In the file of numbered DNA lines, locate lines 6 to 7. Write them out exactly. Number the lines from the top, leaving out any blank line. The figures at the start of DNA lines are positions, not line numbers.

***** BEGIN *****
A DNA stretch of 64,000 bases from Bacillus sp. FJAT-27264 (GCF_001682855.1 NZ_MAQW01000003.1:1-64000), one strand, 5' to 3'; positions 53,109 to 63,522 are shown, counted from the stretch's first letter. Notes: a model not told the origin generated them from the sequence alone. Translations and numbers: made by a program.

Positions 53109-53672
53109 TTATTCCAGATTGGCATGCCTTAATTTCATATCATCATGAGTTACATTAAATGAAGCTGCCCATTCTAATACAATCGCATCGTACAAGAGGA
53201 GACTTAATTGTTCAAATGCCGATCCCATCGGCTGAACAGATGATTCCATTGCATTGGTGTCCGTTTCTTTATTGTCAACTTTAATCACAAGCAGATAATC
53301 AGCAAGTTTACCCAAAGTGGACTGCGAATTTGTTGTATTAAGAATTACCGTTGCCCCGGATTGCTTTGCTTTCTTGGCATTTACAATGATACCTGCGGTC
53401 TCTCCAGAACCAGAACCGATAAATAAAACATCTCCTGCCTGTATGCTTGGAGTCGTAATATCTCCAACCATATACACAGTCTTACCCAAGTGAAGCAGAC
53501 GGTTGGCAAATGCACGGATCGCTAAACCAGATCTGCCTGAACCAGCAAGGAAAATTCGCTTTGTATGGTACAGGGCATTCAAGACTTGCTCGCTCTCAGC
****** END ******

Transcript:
53401 TCTCCAGAACCAGAACCGATAAATAAAACATCTCCTGCCTGTATGCTTGGAGTCGTAATATCTCCAACCATATACACAGTCTTACCCAAGTGAAGCAGAC
53501 GGTTGGCAAATGCACGGATCGCTAAACCAGATCTGCCTGAACCAGCAAGGAAAATTCGCTTTGTATGGTACAGGGCATTCAAGACTTGCTCGCTCTCAGC